MCFA are molecules consisting of 6 to 12 carbon length chains that – under the right formulations and strategies – have shown functional activities beneficial to all phases of livestock production and value chain movement. This includes particular advantages during critical periods of transition and vulnerability over the course of production cycles. The leading MCFA technology has also been shown to help optimize intrinsic health and immunity across livestock species by positively supporting gut morphology.
In swine, along with broad animal performance benefits, among the specific pathogen control advantages with MCFA are benefits for supporting strategies to safeguard feed and animals against a number of top concerns. This includes the potential shown against enveloped viruses, such as porcine epidemic diarrhea virus, porcine reproductive and respiratory virus and African swine fever (ASF).MCFA also shows unique advantages to reduce vertical transmission of disease between sows and piglets and to address persistent bacterial pathogen threats such as Streptococcus suis.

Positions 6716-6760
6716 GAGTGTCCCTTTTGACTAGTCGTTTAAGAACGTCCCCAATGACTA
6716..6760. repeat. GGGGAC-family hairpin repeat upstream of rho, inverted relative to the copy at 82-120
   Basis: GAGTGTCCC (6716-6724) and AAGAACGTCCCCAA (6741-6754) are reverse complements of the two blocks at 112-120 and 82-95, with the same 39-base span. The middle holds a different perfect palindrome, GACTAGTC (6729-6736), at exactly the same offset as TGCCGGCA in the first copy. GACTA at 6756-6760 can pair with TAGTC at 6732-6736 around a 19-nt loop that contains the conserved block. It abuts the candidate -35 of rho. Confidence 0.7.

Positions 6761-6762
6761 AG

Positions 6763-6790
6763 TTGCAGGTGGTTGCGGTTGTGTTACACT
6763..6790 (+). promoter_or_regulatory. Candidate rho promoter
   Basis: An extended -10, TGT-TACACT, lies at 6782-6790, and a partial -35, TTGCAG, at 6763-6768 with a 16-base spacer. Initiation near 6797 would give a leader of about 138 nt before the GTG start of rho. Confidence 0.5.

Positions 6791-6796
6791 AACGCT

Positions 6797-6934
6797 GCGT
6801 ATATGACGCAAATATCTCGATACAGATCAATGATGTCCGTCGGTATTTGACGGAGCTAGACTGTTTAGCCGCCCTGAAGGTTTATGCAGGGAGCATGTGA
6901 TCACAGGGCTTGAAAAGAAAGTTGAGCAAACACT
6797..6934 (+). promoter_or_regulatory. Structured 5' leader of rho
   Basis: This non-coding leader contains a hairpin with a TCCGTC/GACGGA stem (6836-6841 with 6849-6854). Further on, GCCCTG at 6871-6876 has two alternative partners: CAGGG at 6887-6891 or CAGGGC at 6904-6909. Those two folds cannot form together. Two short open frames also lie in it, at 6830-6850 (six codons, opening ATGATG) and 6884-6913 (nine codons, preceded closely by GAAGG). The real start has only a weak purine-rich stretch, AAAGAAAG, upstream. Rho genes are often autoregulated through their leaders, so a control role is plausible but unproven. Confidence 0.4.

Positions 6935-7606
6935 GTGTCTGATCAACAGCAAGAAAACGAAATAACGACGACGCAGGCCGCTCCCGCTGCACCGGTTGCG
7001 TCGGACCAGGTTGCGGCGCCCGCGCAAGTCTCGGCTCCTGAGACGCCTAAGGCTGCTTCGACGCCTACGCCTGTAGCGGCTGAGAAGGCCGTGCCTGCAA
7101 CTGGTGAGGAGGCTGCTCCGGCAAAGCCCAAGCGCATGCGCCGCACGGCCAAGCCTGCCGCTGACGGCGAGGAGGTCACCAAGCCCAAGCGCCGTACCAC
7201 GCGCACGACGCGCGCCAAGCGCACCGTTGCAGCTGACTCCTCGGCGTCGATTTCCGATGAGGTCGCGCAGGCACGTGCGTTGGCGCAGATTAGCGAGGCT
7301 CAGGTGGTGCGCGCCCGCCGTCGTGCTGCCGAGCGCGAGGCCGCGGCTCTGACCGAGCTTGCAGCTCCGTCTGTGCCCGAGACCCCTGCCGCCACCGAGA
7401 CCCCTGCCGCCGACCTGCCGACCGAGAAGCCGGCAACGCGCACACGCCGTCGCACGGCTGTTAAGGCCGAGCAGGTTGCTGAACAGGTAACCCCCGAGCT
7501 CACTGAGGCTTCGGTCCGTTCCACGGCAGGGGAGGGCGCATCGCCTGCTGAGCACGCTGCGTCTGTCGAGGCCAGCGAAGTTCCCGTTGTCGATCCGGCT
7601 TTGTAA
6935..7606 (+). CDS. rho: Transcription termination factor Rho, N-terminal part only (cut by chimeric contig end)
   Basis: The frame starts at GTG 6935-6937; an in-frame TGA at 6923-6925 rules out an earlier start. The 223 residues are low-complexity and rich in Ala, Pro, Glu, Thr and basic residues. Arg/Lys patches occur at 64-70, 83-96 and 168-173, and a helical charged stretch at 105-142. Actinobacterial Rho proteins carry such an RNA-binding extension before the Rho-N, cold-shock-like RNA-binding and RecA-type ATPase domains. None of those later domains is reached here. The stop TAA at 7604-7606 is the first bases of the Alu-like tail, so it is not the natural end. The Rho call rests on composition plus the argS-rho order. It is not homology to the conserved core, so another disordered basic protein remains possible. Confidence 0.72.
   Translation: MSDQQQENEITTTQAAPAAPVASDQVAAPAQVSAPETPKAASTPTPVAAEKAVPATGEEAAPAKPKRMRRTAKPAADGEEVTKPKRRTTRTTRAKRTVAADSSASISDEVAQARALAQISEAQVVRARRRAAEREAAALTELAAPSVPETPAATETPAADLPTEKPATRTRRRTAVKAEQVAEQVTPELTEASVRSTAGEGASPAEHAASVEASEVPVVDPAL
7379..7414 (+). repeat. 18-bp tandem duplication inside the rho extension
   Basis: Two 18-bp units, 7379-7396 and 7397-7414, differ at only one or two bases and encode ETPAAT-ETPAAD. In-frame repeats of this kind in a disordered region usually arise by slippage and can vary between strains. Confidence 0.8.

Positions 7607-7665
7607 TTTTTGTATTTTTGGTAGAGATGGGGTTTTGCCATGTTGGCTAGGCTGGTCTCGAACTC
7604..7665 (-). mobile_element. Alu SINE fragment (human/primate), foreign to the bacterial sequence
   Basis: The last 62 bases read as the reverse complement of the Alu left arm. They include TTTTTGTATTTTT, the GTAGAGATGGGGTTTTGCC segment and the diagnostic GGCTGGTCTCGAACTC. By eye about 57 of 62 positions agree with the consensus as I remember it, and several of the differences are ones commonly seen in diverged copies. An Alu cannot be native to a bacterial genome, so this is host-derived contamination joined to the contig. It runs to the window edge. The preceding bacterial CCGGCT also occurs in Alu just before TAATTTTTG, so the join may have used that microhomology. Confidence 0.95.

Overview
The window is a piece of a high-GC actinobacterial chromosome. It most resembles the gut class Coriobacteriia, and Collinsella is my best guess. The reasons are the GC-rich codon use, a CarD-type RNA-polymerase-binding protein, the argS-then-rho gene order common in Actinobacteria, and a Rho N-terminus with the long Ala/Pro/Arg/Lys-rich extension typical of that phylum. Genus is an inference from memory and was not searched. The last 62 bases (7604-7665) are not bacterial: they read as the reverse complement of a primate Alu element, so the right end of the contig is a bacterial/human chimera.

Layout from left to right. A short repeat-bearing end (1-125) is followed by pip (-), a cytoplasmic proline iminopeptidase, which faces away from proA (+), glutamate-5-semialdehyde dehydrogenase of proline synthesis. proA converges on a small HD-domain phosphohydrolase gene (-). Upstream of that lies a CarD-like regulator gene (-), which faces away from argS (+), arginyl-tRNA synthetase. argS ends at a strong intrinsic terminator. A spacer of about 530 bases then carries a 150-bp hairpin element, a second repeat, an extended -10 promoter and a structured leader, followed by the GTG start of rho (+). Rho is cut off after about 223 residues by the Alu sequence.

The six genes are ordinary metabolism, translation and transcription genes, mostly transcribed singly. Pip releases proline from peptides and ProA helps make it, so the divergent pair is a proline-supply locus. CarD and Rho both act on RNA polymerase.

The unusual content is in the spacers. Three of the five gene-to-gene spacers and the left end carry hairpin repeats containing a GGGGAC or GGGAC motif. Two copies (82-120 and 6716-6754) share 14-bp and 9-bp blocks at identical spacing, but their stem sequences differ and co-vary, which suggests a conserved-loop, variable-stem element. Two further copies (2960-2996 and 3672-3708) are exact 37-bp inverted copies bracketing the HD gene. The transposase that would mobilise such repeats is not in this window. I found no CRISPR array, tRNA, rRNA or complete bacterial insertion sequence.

The latest formulations featuring MCFA technology are considered a strong fit with market expectations both now and into the future. They represent a ‘triple-win tool’ benefitting the animals, producers and the industry as a whole. The technology fits well with advanced strategies designed to support health, well-being and overall performance of animals, including those raised under strict judicious use principles regarding the use of antibiotics.
Built for the new world of swine production